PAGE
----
This past week, I have been hopefully offering reassurance across the airwaves, to Consumers worried about flying. I have tried to provide facts about how your security in EU airports is regulated, by reference to 2 principal European Regulations and further laws within the UK. The sheer horror of Brussels cannot be summarised in words except to say that such actions, from Lahore to the sands of the Middle East & North Africa and from the Bosphorus to the far reaches of Western Europe offends all in a civil society.
In the past, societies have tried to rationalise or indeed understand the actions of various terror groups, but, in the case of Daesh, you can only conclude that it is an organisation that holds a wide criminal intent; such an intent reaches far beyond any so-called noble cause.
The understandable reaction to any terror attack is to respond by saying that:
'We must not give into terror'.
It is a determined mantra, but, what exactly does it mean; how does it strengthen our resolve to stand against those who would do us harm?
Following the massacre in Sousse, I commented that an innocence in travel had been lost. Rather than see a resolute global determination, it seems that the mantra of not giving into terror has triumphed over form and attacks in Turkey and Paris has seen a no lesser impotence in how we respond.
To emphasise this point, the Brussels Airport Police initiated strike action, so complicating the re-opening of Brussels Airport (subsequently the strike was averted). In an open letter, the Police told of how they had warned for many months of their suspicions that the airport was being scouted. They provided warnings of suspicious passengers and a fear that those working within the airport environment, held so-called sympathetic views to those who would carry out attacks. Let's remember, it was only a few months ago that it was alleged that 70 security passes at Parisian Airports were withdrawn from employees, because of fears that they were either on watchlists or that they held extremist views. Before we get too precious about the travails on mainland Europe, we must hope that actions to defeat such failures are evident within British airports, train stations and ferry terminals!
It suggests all-in-all that we are reactive to events rather than taking the initiative; is it the case that economic interests trump security concerns under the mask that we must return to 'normal' and 'not give into terror'?
I think the time has come to now seize the initiative. If we are truly serious about not giving into terror, then we may have to accept what may constitute as our new ‘normal’; we may have to accept this position until such time as there is a concerted international effort to deal with the complex roots of this criminal activity.
I was asked the question by many broadcasters; does this mean that the security bubble needs to be extended to cover the entire terminal building; the simple answer was yes, but I would go further.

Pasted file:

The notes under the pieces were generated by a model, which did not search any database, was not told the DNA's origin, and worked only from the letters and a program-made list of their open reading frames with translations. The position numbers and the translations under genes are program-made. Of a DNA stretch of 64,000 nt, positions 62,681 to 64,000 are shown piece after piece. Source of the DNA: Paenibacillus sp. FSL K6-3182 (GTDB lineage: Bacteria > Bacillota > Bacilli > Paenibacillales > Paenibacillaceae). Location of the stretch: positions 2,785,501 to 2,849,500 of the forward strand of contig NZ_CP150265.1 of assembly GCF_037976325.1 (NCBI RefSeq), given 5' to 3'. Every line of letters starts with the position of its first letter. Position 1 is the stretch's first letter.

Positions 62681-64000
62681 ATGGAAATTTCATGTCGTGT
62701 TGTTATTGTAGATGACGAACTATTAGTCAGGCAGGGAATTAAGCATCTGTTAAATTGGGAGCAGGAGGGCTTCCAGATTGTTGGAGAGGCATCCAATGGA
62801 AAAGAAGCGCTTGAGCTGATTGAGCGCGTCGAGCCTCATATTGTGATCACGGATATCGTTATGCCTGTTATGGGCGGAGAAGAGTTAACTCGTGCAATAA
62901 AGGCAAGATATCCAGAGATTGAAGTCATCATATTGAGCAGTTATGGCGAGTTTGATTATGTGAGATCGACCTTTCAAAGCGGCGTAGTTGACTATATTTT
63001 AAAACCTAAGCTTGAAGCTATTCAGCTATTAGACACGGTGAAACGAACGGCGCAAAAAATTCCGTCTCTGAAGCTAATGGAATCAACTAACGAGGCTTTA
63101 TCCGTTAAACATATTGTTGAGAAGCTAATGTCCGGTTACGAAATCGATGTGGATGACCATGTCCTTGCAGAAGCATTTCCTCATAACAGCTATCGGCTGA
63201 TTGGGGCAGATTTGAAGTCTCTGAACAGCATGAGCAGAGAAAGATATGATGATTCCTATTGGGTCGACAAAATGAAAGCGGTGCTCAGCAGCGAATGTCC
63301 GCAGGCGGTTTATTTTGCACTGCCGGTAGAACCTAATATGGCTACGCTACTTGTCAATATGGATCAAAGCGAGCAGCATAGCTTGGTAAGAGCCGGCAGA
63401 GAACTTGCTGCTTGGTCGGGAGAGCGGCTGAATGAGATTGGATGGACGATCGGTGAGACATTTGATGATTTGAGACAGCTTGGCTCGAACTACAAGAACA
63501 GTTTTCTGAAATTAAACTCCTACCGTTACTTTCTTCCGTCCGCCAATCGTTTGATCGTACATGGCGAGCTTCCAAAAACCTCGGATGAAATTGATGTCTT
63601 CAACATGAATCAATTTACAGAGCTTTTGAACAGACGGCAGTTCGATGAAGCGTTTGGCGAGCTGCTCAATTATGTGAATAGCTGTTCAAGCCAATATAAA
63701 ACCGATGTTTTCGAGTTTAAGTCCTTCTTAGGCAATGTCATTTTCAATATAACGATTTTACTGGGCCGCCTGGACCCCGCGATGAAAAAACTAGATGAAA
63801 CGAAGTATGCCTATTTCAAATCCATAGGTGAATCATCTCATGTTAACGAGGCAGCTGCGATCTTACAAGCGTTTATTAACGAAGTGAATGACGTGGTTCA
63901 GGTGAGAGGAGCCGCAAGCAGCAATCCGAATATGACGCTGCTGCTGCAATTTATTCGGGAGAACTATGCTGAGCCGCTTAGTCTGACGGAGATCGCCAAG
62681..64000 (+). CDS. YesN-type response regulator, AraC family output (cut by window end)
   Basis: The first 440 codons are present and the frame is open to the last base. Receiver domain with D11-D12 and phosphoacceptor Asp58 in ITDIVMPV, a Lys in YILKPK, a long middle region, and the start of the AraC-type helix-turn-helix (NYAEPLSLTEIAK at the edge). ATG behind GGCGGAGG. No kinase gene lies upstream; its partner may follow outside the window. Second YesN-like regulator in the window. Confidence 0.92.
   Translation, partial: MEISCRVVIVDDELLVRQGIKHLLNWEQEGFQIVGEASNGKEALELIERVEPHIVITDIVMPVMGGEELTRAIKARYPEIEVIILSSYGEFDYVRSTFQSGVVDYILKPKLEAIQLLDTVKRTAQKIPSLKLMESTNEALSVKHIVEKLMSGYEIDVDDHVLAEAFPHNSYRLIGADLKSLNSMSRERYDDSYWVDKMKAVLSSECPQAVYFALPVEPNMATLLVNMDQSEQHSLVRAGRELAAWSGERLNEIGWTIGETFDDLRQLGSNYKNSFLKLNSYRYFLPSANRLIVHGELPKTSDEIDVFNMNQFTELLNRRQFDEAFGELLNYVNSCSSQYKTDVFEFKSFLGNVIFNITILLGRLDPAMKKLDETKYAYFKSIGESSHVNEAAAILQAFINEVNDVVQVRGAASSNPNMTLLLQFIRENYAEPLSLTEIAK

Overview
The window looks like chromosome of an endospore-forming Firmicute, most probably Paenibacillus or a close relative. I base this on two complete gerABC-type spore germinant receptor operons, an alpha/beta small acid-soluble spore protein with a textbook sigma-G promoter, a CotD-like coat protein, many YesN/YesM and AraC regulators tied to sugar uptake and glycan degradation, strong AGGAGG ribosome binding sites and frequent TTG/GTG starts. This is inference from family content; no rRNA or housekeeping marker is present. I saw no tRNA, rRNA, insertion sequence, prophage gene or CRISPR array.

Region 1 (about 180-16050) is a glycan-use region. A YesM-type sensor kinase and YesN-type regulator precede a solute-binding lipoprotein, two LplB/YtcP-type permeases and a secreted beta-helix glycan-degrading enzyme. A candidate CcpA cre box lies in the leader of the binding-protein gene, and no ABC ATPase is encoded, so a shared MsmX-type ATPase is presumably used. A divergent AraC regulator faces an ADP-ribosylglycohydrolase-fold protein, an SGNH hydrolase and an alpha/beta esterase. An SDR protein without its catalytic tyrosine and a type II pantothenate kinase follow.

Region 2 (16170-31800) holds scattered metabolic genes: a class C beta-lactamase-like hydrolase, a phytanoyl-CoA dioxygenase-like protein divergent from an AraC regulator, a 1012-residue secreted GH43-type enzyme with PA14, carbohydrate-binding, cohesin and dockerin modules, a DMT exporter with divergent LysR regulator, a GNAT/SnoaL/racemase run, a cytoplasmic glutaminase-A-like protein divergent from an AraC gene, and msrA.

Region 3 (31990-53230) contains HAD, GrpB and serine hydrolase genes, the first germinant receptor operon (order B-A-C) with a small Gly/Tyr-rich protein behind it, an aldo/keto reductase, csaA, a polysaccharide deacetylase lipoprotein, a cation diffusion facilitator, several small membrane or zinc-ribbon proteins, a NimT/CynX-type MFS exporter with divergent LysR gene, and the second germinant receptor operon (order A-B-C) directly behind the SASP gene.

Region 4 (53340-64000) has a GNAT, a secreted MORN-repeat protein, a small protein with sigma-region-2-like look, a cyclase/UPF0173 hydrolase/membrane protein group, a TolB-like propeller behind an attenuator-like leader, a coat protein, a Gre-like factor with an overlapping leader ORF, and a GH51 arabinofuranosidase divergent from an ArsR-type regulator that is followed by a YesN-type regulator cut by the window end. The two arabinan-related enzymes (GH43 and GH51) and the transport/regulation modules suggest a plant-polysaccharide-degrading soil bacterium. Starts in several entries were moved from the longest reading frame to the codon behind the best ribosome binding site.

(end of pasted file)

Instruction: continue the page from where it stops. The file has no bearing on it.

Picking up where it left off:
I think that as a collection of closely linked group of societies, we have to have a mature conversation about not just extending security at airports but also at major hub train stations and ferry ports. As European Regulations speak of perimeter security, we need to define different levels of perimeter. We should introduce a complex set of security, that checks and checks again utilising new forms of technology. In doing so, we are making a positive statement that goes along the lines of:
'OK, you intend to attack us; we say, we are determined to protect our citizens from your actions. Yes, it makes life difficult for our citizens but it also makes life difficult for you. We will introduce these secure zones because we want our citizens to carry on with their daily lives, to travel to work, to go on holiday, to go home in safety. We will make this sacrifice to our daily lives, but in doing so, we will not sacrifice our core principles of civil liberties and will ensure that the human rights of each individual is respected; we will preserve how we live and work'.
Does that sound like giving in?
The problem with taking this robust position is the question of resources. Whilst over many years we have waxed lyrical about living in a low tax economy, we have perhaps taken our eye off the ball, in that if we want to live in a fair and open society, we may have to invest in that society to allow it to function coherently and in safety.
Consider the words of the Belgian Defence Minister; 'We must find a balance between economic needs and security needs'; is that the kind of robust action you are looking for – is it really standing up to such acts or protecting the economic interests of companies who are no doubt losing money? Are we not walking down the same road as Paris, Istanbul, Ankara, Marmaris, Lahore, Sousse, Taba?
Are holidaymakers still being treated as foot-soldiers in the war on terror; is it not time throughout all the key hubs and resorts that we started to treat them with some intelligence and respect?